The lower suites are some of the dorms scheduled to be torn down at the end of the school year. (Image credit: Emma Sheehan)

As the SNHU campus continues to evolve and grow, new Residence Halls go up. This also means that older halls come down.

Last year the upper suites Winnisquam and Chocorua, along with the Kearsarge apartments, were torn down in order to construct the new and anticipated Kingston Hall. This year the lower suites, Whittier Hall and two townhouses, Sunapee and Cranmore are all being torn down. This is part of the evolution of the SNHU campus being thrust into a new era.

When the campus was built in the 1970’s the dorms were brand-new and revolutionary. Now, buildings such as the Lower Suites, the Townhouses and Whittier are in an old and decrepit state to the point where they are considered the worst places to live on campus.

Some may believe that the decision to take down the lower suites was recent. However, according to Director of Housing Shannon Brown, the plan has been set in motion for some time. “There was conversation among leadership like President LeBlanc to tear down all the older halls with brown siding. It wasn’t until after I got here that a plan was put in place to take out the upper suites and what would be put in their place.”

As with the recent demolition of Greeley hall, one would possibly believe that the fire in the former apartment building had influence on the decision to demolish it’s neighboring Whittier. However, Brown stated this was incorrect as both apartment buildings would have been torn down regardless.

One would expect that with the older dorms there may be an emotional reaction to the demolition, as this is the space where many people may have made some of their old friends and have some of their fondest memories. According to Brown, “I think that a lot of memories, especially foundational memories are found in residence halls, their friendships and their hardships. The memories will still exist, just not in physical connotations.”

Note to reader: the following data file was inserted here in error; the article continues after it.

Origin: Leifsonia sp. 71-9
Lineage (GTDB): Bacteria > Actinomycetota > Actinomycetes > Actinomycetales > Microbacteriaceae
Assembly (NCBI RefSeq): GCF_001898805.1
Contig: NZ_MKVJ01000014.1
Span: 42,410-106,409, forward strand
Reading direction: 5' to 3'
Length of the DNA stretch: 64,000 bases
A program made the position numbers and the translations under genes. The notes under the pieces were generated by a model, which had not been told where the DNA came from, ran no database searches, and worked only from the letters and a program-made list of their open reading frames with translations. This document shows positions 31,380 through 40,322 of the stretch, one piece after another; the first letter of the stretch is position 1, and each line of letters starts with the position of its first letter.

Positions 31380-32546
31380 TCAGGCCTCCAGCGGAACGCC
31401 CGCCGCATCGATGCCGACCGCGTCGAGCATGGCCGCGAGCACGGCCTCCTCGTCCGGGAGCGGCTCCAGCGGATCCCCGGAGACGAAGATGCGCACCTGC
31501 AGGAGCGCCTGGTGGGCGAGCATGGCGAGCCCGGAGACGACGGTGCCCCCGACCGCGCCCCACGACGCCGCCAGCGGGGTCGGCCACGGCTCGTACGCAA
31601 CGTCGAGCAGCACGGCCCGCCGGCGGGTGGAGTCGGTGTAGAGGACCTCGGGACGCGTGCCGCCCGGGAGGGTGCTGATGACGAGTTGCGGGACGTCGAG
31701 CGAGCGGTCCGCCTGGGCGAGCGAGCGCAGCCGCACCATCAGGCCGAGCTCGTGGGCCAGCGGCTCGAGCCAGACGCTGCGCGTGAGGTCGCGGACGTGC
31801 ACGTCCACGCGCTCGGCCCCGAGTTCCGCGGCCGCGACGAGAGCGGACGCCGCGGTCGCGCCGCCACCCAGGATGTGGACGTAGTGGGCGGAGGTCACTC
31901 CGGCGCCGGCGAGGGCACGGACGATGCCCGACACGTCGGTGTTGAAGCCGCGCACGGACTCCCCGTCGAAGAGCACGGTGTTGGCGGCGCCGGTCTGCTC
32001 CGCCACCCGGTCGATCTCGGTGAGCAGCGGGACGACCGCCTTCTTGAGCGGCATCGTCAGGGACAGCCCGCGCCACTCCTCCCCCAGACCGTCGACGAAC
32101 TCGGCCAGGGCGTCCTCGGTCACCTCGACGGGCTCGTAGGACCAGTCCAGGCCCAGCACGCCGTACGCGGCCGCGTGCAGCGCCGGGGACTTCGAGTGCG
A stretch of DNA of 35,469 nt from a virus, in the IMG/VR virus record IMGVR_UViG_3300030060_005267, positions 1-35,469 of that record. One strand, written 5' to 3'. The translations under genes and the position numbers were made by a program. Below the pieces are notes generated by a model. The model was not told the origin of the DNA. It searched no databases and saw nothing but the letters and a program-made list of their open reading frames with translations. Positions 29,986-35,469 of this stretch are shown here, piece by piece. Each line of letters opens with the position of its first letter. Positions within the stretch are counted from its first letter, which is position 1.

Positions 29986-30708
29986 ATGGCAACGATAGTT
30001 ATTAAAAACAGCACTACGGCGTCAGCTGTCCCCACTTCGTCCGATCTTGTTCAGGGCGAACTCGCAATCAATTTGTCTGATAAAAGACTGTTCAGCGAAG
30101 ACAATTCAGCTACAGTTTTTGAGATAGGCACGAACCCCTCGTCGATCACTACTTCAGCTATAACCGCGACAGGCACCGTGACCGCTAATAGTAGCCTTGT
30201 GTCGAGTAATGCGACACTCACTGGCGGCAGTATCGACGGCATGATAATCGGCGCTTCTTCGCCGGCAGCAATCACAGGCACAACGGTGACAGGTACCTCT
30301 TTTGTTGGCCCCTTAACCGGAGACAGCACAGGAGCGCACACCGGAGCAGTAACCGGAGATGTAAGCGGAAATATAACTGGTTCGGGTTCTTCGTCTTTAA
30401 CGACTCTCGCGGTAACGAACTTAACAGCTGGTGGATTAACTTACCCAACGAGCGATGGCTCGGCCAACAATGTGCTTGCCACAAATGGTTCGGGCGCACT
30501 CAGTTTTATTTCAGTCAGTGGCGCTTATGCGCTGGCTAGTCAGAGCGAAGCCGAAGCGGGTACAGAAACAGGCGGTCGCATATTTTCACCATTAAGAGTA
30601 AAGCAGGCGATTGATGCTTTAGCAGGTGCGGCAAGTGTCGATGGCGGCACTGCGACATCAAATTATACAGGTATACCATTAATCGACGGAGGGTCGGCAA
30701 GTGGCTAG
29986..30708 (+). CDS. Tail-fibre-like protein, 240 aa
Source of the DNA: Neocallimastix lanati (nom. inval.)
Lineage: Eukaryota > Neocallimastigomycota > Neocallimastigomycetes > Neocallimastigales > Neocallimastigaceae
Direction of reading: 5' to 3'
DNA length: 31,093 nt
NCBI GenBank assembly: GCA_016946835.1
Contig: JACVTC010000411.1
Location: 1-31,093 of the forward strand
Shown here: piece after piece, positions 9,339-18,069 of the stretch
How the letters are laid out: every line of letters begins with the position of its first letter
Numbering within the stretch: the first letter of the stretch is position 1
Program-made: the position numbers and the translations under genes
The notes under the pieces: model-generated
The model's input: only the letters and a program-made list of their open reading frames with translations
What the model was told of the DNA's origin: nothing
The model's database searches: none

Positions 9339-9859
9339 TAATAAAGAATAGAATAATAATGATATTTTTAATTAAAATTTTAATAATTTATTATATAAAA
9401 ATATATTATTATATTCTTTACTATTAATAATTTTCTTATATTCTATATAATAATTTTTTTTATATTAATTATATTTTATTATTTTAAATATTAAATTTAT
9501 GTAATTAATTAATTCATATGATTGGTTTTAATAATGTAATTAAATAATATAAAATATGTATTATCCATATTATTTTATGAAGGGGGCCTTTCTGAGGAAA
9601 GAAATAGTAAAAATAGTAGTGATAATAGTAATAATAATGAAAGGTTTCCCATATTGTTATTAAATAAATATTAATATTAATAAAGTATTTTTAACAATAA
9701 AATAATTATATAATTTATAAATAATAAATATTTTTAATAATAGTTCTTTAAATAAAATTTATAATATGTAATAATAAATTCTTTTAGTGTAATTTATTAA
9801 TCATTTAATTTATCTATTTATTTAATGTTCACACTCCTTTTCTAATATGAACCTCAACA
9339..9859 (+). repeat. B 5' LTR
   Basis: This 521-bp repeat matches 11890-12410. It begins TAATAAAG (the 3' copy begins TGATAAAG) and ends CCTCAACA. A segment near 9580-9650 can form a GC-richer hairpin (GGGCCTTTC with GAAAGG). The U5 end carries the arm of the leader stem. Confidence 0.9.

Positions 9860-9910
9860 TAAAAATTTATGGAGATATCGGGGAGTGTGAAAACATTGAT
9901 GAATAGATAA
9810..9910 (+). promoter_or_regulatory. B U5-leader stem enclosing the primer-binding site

Some students may have mixed feelings about the demolition of these older buildings. Some students, such as Diversity Agent Benny Alves (’20) had said “Winnipesaukee was good as it provided me a living space where I didn’t get snowed or rained on when I didn’t want to be. It also served as a meditative place where I needed to be alone. Occasionally it was a good place to work, but now having been around campus I do prefer most of the other dorms.”

While some students, such as Alves have more mixed views on the Lower suites, other students views sway to be more starkly negative or positive.

Winnipesaukee resident John Lien (’20) had said “It takes fifteen minutes for the showers to warm up and there’s a huge ant infestation. I’ve never seen any other person in my suite.”

On the positive end of the spectrum is Merrimack Resident Assistant McKayla Hutchins (’19) who had said “the Lower Suites is like the underdog that holds the most meaning to me this year at SNHU. It’s become my home away from home where I’ve been able to develop the best community and grow as a student leader.”

With all of these older buildings being taken down new construction fills the space left behind.  In the space of Sunapee and Cranmore will be the new CETA building opening in fall 2019. The space where Greeley  and Whitter once stood is set to become a green space. Brown had even confirmed that grass seeds had been planted on Greeley’s former loation. The space of the lower suits has been chosen to be used as an expansion for the parking lot that is already next to the buildings that stand there today.

Clearly, while some people may miss these old buildings, the SNHU campus will be moving into the future.

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